Earldom of Balcarres
Coronet of a British Earl.svg

Arms of Lindsay, Earl of Balcarres.svg
Quarterly, 1st & 4th: Gules, a fess chequy argent and azure (for Clan Lindsay); 2nd & 3rd: Or a lion rampant gules surmounted of a bend sable (for Abernethy) within a bordure azure powdered with 14 stars or (for Lindsay of Balcarres)
Creation date9 January 1651[1]
MonarchCharles II
PeeragePeerage of Scotland
First holderAlexander Lindsay, 2nd Lord Balcarres
Present holderRobert Lindsay, 29th Earl of Crawford
Heir apparentAnthony Robert Lindsay, Lord Balniel
Remainder toThe 1st Earl's heirs male bearing the name Lindsay[2]
Subsidiary titlesLord Lindsay of Balcarres
Lord Lindsay of Balneil
StatusExtant
Seat(s)Balcarres House
MottoAstra castra, numen, lumen munimen ("The stars my camp, and God my light and strength")[1][3]

Earl of Balcarres is a title in the Peerage of Scotland, created in 1651 for Alexander Lindsay, 2nd Lord Balcarres. Since 1848, the title has been held jointly with the Earldom of Crawford, and the holder is also the hereditary clan chief of Clan Lindsay.[4]

The first earl's father was created Lord Lindsay of Balcarres on 27 June 1633. He was the grandson of the 9th Earl of Crawford.[2] The second Lord Lindsay succeeded his father in 1642. A prominent supporter of Charles I, he was further elevated as Earl of Balcarres and Lord Lindsay of Balneil in 1651. During the rule of Oliver Cromwell, the first earl died in exile in Breda in 1659.[1]

He was succeeded by Charles, his third but first surviving son, who in turn was succeeded by his younger brother, the third earl. In his youth, the third earl was a courtier of King Charles II after the restoration of the monarchy, but later became devoted to King James VII. He fled to Château de Saint-Germain-en-Laye after the Glorious Revolution when it was discovered he was part of a plot to restore James to the English throne. He returned to Scotland around 1701 and was received at the court of Queen Anne. He was stripped of his annuity during the revolution, but not his titles.[1]

In January 1808, the ancient Earldom of Crawford, held by members of another branch of the Lindsay family since 1398, became dormant after the death of the George Lindsay-Crawford, 22nd Earl of Crawford. In 1843, James Lindsay, 7th Earl of Balcarres, put forward his claim, based on the research of his eldest son Alexander.[5] In 1848, the House of Lords allowed the claim. It was held that the seventh Earl's father, the sixth Earl, was the lawful (de jure) successor to the earldom of Crawford (though he did not claim it). Therefore, the sixth Earl of Balcarres was posthumously declared the twenty-third Earl of Crawford, and his son, the seventh Earl of Balcarres, became the twenty-fourth Earl of Crawford. Thereafter, the two earldoms have remained united.[1]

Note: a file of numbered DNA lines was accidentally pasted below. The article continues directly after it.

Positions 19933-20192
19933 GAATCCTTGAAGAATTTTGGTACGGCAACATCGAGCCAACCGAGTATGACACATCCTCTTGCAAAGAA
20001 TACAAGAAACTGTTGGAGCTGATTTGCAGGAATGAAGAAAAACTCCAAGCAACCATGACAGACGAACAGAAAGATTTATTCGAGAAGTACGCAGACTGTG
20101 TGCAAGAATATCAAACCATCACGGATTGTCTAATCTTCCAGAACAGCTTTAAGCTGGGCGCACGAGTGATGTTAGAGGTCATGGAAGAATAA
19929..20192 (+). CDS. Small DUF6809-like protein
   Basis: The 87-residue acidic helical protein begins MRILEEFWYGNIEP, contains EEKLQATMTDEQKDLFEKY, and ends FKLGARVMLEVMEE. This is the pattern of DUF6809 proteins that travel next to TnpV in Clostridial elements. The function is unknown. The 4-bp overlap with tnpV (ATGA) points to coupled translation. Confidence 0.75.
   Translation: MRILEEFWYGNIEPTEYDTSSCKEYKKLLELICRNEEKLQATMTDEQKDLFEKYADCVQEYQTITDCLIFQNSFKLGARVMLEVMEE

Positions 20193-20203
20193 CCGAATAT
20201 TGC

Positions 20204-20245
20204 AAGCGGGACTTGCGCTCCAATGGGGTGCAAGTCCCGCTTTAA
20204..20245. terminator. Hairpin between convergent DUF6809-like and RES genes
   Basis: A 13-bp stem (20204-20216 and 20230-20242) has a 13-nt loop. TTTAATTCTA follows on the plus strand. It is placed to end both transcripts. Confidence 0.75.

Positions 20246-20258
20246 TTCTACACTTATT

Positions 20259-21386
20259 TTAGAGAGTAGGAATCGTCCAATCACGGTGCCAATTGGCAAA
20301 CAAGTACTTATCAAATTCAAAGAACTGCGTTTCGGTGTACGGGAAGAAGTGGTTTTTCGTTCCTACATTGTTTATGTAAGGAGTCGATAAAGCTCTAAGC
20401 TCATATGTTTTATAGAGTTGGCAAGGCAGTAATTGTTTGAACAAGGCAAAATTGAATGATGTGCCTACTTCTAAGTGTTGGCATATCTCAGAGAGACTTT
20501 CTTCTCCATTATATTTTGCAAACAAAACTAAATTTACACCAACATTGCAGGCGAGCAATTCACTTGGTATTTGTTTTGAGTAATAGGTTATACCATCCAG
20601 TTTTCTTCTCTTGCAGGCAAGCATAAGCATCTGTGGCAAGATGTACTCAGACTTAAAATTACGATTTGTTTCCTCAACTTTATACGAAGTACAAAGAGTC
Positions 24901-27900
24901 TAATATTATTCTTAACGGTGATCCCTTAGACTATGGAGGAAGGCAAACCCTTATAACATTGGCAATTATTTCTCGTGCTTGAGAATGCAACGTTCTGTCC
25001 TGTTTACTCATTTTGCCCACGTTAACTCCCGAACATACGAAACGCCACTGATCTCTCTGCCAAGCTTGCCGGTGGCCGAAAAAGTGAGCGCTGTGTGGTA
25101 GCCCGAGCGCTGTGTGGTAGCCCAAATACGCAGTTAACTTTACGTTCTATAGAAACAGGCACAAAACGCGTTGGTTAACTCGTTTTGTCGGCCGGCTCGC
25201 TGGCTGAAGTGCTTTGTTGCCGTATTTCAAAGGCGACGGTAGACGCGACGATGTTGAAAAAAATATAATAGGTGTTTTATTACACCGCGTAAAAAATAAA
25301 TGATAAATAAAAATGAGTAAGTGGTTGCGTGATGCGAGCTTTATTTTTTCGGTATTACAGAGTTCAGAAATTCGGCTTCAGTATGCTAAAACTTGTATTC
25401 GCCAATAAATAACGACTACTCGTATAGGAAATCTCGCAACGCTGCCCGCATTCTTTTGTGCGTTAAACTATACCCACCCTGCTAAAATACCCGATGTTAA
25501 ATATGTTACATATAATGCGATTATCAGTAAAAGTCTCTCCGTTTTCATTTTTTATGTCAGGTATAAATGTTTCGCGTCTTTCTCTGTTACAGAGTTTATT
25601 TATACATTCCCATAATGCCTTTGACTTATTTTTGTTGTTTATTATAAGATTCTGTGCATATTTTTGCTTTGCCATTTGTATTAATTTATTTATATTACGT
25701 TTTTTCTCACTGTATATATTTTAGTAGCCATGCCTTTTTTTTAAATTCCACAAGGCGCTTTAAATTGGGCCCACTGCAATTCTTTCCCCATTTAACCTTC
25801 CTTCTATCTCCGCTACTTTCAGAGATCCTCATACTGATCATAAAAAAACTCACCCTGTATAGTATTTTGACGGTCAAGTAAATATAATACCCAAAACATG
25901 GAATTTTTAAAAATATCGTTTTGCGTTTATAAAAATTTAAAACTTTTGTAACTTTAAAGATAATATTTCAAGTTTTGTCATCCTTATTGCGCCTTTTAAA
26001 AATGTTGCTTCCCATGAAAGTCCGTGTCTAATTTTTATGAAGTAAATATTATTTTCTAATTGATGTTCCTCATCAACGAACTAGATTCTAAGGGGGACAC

The family seat is Balcarres House, near Colinsburgh, Fife.

Lords Lindsay of Balcarres (1633)

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Earls of Balcarres (1651)

See Earl of Crawford for the remaining Earls of Balcarres

References

  1. ^ a b c d e Balfour Paul, James (1904). The Scots Peerage: Vol. I. Edinburgh : D. Douglas. pp. 510–519. Retrieved 21 October 2017.
  2. ^ a b Mosley 2003, p. 952
  3. ^ Lindsay, Alex Will Crawford (1849). Lives of the Lindsays; or, a Memoir of the Houses of Crawford and Balcares: In three volumes. John Murray. p. 56. Retrieved 21 October 2017.
  4. ^ Mosley, Charles, ed. (2003). Burke's Peerage, Baronetage & Knighthood (107 ed.). Burke's Peerage & Gentry. p. 950. ISBN 0-9711966-2-1.
  5. ^ Barker, Nicolas (1978) Bibliotheca Lindesiana: the Lives and Collections of Alexander William, 25th Earl of Crawford and 8th Earl of Balcarres, and James Ludovic, 26th Earl of Crawford and 9th Earl of Balcarres. London: for Presentation to the Roxburghe Club, and published by Bernard Quaritch
  6. ^ Rosalind K. Marshall, ‘Mackenzie, Anna , countess of Balcarres and countess of Argyll (c.1621–1707)’, Oxford Dictionary of National Biography, Oxford University Press, 2004; online edn, Oct 2006 accessed 29 Nov 2014

See also